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Mecardo Blog

US dollar in the sin bin, but for how long?

Posted by Mecardo on 4 February 2018

Continuing robust US data has become more of an expectation than a surprise over the last few months as FED Chair Janet Yellen in her final meeting highlighted the Board’s growing confidence in the US economy.

However, the better than expected numbers, plus the expectation of three interest rate hikes in 2018 by the FED reserve, and the eventual passing of U.S tax reforms has left the FX market confused by the lacklustre performance of the USD.

Why has there been a decline in the US dollar?

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The US dollar hasn't reacted to the passing of US tax reform. It was argued by Trump himself that the repatriation of US company earnings could see billions of dollars flow in from US companies abroad. The tax cuts at this point haven't had any meaningful impact on the US dollar, as it now appears that as much as 2.6 trillion of funds abroad may in fact already be in dollar-denominated assets.

In recent times, we have even seen conflicting rhetoric from Treasury Secretary Steven Mnuchin and President Trump with respect to the US dollar. The Treasury said a weaker dollar would be good for trade raising the ire of ECB boss Mario Draghi. Speculation mounted that the administration was abandoning the strong-dollar policy that’s been in place for decades. However, Trump later called for the US dollar to strengthen in line with the US economy but followed up with very little in his recent State of the Union Address.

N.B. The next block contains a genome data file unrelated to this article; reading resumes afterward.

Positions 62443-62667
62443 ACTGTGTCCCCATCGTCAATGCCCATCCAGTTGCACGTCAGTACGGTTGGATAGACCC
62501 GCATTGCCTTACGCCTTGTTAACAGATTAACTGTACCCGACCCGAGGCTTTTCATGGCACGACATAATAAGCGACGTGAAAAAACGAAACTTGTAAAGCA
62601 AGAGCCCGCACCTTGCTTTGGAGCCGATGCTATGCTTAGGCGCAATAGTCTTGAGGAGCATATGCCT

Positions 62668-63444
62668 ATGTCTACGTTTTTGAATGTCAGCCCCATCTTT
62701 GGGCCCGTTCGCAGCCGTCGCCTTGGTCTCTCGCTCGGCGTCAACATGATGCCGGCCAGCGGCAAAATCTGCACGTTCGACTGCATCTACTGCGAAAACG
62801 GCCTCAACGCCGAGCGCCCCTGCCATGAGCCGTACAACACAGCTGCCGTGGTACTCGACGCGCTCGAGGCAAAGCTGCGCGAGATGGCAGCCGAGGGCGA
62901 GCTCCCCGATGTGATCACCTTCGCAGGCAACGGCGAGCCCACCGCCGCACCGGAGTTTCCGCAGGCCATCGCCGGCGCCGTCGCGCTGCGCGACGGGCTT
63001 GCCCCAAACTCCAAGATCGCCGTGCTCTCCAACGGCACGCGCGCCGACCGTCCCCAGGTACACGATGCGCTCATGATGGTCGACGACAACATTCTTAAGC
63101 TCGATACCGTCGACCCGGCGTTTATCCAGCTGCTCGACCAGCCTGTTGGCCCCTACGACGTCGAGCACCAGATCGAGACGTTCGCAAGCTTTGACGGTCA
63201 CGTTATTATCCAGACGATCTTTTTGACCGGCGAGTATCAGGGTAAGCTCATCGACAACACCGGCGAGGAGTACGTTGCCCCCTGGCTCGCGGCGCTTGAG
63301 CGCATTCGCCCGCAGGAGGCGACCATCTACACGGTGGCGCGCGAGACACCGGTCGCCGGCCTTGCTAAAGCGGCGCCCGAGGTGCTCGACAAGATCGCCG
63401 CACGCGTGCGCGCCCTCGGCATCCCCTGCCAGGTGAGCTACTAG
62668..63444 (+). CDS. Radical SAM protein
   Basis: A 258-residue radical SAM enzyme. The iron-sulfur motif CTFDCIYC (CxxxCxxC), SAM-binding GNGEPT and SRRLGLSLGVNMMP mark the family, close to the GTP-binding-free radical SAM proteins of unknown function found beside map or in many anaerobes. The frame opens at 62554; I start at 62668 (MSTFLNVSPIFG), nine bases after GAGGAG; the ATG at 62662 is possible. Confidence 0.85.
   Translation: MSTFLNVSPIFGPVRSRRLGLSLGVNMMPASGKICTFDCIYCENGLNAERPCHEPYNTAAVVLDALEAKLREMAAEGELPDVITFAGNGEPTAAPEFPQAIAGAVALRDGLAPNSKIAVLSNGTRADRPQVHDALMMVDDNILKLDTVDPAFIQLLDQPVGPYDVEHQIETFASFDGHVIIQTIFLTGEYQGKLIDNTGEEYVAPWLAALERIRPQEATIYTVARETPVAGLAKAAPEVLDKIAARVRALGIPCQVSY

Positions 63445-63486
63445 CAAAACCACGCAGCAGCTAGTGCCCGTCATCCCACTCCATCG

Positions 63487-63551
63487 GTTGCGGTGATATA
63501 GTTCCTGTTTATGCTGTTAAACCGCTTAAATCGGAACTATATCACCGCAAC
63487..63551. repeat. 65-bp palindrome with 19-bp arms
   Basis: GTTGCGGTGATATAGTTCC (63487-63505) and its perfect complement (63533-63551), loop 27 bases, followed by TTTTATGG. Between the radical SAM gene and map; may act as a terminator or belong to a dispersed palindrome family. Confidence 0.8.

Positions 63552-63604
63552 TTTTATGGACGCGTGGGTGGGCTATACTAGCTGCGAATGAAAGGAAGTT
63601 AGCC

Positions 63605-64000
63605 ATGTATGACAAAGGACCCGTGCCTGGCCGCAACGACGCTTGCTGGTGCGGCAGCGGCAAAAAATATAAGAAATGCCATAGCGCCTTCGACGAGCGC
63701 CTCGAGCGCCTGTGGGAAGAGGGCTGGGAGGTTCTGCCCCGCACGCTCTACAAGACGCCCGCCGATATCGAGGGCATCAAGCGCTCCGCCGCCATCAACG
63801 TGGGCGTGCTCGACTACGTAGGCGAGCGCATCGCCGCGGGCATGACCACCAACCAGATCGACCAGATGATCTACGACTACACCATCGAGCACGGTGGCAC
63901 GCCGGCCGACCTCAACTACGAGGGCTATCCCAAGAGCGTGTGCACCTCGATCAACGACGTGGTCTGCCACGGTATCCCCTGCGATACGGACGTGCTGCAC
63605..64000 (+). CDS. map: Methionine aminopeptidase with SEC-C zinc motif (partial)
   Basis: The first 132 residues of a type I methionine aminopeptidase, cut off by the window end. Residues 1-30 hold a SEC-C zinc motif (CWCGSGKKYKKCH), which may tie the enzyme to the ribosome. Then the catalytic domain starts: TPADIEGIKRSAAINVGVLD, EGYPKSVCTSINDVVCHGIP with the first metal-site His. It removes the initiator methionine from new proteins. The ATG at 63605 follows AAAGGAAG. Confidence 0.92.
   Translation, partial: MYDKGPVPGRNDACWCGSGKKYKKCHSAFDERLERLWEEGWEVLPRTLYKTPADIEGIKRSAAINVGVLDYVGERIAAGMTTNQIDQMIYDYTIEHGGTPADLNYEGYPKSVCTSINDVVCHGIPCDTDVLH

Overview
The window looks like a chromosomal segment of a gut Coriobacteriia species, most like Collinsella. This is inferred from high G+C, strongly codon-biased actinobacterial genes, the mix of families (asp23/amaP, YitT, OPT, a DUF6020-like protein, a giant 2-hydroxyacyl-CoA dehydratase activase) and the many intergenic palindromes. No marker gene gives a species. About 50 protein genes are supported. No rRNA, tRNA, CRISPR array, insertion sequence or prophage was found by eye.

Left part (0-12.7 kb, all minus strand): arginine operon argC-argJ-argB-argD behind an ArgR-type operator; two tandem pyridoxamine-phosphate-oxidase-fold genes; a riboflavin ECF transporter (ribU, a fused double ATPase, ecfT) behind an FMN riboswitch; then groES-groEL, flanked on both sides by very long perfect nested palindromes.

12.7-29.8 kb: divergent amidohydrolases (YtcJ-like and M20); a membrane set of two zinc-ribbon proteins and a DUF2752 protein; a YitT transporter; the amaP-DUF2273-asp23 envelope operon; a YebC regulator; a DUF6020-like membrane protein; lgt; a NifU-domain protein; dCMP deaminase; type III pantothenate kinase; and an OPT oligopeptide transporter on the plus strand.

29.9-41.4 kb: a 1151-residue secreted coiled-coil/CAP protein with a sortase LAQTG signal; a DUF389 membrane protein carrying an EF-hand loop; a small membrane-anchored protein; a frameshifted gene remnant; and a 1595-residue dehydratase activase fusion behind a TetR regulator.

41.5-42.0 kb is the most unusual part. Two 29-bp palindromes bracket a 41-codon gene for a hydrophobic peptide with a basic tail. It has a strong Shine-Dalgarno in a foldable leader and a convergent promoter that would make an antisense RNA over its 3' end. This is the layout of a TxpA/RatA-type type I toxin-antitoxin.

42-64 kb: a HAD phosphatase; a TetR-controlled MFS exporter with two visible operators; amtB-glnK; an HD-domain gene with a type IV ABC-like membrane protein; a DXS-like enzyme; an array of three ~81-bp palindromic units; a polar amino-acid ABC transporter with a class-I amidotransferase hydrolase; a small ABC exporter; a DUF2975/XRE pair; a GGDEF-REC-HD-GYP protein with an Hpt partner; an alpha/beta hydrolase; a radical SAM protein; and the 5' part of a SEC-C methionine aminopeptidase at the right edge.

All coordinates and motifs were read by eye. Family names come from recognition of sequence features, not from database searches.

The decline can also be attributed to other currencies strength. 

The U.S dollar declined by 12% against the Euro for the year (figure 1) and while the ECB has trailed behind the FED in ending its quantitative easing, strong economic data and positive company earnings has seen the Euro strengthen against the greenback. 

Likewise, the AUD has had a huge 2 months (figure 2) fuelled by a world growth story and buoyant commodity prices, especially copper and iron ore, together with continued good economic numbers out of China. China has cut levels of pollution by favouring higher levels of iron ore from Australia.

One should also not underestimate the impact of large M&A deals on the Australian dollar. Late last year Unibail-Rodamco, a European owner of shopping malls, announced the agreement to buy Westfield for A$32.7bn, 35% of which will be paid in cash.  While the deal won’t likely close until mid-2018, hedging of at least some of the proceeds back to AUD has probably occurred.  At about the same time, Zurich Life announced that they would buy ANZ’s Australian life insurance business for A$2.85bn.

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Where to for the AUD?

Forex Sport believes that the underpinnings of the supported Australian dollar could be short lived. Australian growth and inflation are likely to remain subdued and interest rates low, which will see the interest rate differential between Australia and the US widen.

Indeed, the very strong US employment data released over the weekend has got the ball rolling with a couple of cents shaved off the Aussie dollar and markets are now starting to notice the potential of a growing interest rate differential between the two nations.

Commodity prices could also be under pressure as monetary conditions in China begin to tighten. China and their economic conditions tend to lag and the full impact of tighter monetary conditions probably hasn’t been felt.

A guest blog by Dion Ciavola, CEO Forex Sport

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Topics: currency